In PISE, you can browse three different Content Types (C, N, D), as well as trees (T):

  • (C) Charts (diagrams of theorems and proofs)

  • (N) Notes (annotation and Sphinx pages)

  • (D) Documents (PDFs and other archival document formats)

  • (T) Trees (structure views in the sidebar, showing everything defined in a Proofscape repo)

and these things can be linked to each other in various ways, as described in Table 1.

As you can easily imagine, if you had all three content types open at once (C, N, and D), it might get tricky to ensure that all the automatic navigations were happening where and when you wanted them to, especially if you had multiple views open for a given chart, say, or notes page.

Luckily, PISE gives you easy ways to control “what navigates what,” a topic we refer to as content linking, or just linking for short.

In this tutorial we walk through an example scenario in which you will:

  • Accept default links

  • Change a link

  • Make multiple links

  • Remove a link

  • Link to a tree


Before we go any farther, let’s make sure we have clear ways to talk about the different parts of the PISE workspace.

Above, we have opened two content panels: one notes panel, and one doc panel. (There is a third type of content panel called a chart panel, but we won’t see one of those until later.)

Within each content panel, we have to distinguish two parts, which we call the tab (which you use to select the panel) and the content area (where the content is displayed). See Fig. 1.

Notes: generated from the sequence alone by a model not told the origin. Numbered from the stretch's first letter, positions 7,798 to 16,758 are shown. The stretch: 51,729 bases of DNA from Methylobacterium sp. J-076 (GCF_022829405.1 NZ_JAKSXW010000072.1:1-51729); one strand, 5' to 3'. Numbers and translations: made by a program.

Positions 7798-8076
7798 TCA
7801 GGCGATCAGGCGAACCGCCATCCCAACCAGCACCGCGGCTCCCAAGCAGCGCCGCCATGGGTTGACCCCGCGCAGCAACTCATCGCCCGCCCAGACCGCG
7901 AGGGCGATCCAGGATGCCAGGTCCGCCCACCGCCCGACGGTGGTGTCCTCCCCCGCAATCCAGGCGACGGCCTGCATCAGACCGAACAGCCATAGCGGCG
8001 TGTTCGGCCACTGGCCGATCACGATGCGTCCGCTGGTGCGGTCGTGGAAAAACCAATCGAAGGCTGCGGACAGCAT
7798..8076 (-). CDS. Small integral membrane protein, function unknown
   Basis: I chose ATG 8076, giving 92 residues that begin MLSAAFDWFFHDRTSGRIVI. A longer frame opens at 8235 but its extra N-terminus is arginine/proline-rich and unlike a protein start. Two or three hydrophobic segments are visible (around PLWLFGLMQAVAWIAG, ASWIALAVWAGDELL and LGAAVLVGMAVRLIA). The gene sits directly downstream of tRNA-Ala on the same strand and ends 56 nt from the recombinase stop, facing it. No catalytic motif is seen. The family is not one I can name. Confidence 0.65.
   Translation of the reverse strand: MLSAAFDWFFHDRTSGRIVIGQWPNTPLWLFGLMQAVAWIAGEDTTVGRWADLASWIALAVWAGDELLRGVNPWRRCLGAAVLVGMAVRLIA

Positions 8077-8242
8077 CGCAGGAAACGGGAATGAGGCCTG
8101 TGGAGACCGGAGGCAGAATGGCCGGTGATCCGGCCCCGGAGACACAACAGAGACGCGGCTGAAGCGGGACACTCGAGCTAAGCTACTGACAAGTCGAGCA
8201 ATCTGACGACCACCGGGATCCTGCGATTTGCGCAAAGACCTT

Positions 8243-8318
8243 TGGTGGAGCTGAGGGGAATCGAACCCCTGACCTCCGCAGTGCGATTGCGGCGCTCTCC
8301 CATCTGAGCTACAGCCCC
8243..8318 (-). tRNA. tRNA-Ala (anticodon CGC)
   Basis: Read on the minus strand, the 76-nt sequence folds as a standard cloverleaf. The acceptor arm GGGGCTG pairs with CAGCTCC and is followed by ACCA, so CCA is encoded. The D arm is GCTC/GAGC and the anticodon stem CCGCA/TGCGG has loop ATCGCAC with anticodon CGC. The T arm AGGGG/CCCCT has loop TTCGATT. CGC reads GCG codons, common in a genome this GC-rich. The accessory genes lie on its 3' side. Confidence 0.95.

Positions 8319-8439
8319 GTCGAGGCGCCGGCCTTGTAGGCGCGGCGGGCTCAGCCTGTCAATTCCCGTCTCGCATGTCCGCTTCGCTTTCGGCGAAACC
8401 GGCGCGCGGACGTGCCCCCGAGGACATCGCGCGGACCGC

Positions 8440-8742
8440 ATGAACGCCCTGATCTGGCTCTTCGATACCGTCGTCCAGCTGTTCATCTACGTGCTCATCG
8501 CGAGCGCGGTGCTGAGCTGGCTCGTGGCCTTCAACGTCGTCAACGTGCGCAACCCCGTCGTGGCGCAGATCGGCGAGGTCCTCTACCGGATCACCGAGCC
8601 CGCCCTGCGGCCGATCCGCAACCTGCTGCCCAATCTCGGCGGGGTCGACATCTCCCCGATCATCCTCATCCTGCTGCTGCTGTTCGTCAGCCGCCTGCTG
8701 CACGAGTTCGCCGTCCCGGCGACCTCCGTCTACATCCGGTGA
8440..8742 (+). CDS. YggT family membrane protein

Fig. 1 Notes panel with highlighted tab in red, and content area in green.#

The drag-and-drop metaphor#

If there is any trick to using drag-and-drop linking in PISE, it’s remembering the direction of the link that’s established when you drop a tab onto a content area. Which panel will control which?

Here are a few memory aids that might help. Pick one that works for you, or make up your own.

  • Remember that “TAb = TArget, CONTent = CONTroller.”

  • Make up a story: You are telling the interactive elements that live in a content area, “I want you to control this tab.”

  • Ask yourself, “How does tree linking work?” Here it’s obvious that the thing you drag and drop (a tree node) must be the target. But the rule is consistent: The thing you drag and drop is always the target.


In this tutorial, you have learned the basics of content linking in PISE. You’ve learned about the default links that PISE makes on its own, as well as the basic techniques for controlling the links manually, which include:

  • Drag and drop a tab onto a content area. (The tab is the target, the content is the controller.)

  • Drag and drop a tree item onto a content area.

  • Right-click a tab, and select the “Links…” option, to edit existing links.